A lump formed into Carol's throat blocking words of love that had never flown easily off her tongue. She gave her mother a one-armed hug, which was returned full-heartedly. She sniffled, burying her cheek into her Mum's shoulder, basking in the affection and the acceptance. They drank their wine in a comfortable silence for a while, after they had broke apart, standing at the edge of the terrace, surveying the busy street bellow.
"Mum, I never told you why I deserted and was almost court-martialed... ."
Her mother frowned slightly. "You don't have to. I trust you, Carol, much more than I ever did Starfleet. I know you didn't do anything wrong."
Carol drained the last of her wine. She was getting a little tipsy now, warmth spreading through her body, making it loose-limbed. Night, darker than it could ever be on Earth, had fallen around them, only the lights of the city dimming its black reign. Carol lifted her eyes to the sky above. The first stars were twinkling in the distance. Somewhere beyond them, far away, in a place she would probably never see, maybe just maybe a subspace channel aboard an antiquated Xindi ship remained open. She had thought about it every day for the past three years, turning her choices over and over in her mind, as time had wasted away slowly in that airy and uncannily colorful facility, to which she had been committed. Khan was haunting her. Three years and she still lacked a proper understanding of her feelings for the man who had killed her father. She still had nightmares of her Dad's death and pain still coursed through her left leg at times, but both occurrences had become rarer and rarer. At the junction of her neck and shoulder the imprint of Khan's teeth had scarred and the scar was starting to fade. Perhaps she was finally healing. She hoped she was, anyway, but couldn't be certain.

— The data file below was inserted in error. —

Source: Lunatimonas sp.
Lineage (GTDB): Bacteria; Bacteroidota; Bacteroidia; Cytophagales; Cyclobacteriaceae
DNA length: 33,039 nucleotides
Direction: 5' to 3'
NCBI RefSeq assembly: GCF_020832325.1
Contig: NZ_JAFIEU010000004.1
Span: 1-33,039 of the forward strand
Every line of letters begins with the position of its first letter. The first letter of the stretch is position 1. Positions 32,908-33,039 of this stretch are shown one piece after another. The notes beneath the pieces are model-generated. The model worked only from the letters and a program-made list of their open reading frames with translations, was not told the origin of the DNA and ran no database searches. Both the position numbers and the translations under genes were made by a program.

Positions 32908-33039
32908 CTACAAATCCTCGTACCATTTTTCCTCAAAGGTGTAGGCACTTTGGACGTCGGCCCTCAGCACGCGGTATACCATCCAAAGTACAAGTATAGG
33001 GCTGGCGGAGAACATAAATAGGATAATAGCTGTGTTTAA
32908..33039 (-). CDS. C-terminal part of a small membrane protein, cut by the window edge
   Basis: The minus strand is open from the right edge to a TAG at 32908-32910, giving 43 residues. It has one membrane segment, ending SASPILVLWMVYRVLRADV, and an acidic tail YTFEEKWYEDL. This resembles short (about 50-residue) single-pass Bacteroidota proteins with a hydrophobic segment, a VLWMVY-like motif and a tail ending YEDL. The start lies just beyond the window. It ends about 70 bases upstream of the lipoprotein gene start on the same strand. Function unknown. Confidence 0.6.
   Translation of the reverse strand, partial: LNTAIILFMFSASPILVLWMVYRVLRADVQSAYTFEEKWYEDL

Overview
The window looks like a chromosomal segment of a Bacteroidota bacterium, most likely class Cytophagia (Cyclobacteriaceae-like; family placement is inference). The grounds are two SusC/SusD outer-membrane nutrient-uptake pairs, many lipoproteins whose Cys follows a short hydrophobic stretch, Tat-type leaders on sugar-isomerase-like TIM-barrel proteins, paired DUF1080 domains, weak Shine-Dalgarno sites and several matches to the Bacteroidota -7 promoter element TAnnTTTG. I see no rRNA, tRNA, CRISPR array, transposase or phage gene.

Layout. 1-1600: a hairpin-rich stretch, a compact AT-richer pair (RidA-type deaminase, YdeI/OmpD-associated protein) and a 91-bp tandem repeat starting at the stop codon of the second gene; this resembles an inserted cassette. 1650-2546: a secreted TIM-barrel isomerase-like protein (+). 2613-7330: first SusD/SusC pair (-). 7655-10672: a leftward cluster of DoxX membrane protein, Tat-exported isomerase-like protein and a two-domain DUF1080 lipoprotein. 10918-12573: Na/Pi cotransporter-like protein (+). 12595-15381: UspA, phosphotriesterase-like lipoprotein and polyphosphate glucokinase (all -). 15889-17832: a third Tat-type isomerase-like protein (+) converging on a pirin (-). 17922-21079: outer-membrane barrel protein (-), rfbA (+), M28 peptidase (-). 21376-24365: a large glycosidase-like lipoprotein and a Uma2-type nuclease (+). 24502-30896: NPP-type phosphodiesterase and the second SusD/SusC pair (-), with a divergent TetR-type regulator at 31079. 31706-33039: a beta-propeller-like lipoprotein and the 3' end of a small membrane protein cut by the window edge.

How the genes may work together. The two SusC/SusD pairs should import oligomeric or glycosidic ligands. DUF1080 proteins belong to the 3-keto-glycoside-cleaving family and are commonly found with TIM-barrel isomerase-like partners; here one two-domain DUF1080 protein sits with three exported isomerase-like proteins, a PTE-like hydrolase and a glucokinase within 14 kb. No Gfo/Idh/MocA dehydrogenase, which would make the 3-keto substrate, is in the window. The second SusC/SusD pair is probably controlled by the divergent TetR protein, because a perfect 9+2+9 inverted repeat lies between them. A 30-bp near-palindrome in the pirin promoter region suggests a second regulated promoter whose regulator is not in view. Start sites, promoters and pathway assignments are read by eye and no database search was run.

She was closer now to believing that Khan did in fact love her or had at last loved her at the time he had made his confession, but only because the notion made everything she had lost to protect him and his family easier to bear, lacing the impossibility of confiding in anyone with a certain measure of solace. She had just regained her liberty, but she did not feel free. Though none of her areas of expertise were available to her now, she could reorient towards a field still open to her, given her record of legally-enforced commitment, and begin a new life on Archer IV, far away from Starfleet and the fear of the watchful eye of Section 31. She should be relieved, but all she experienced was exhaustion. Sometimes she thought she could sleep for a thousand years and still not get any real rest.
"Mum," she said holding up her glass. "Do we have any more wine?"
~ the end ~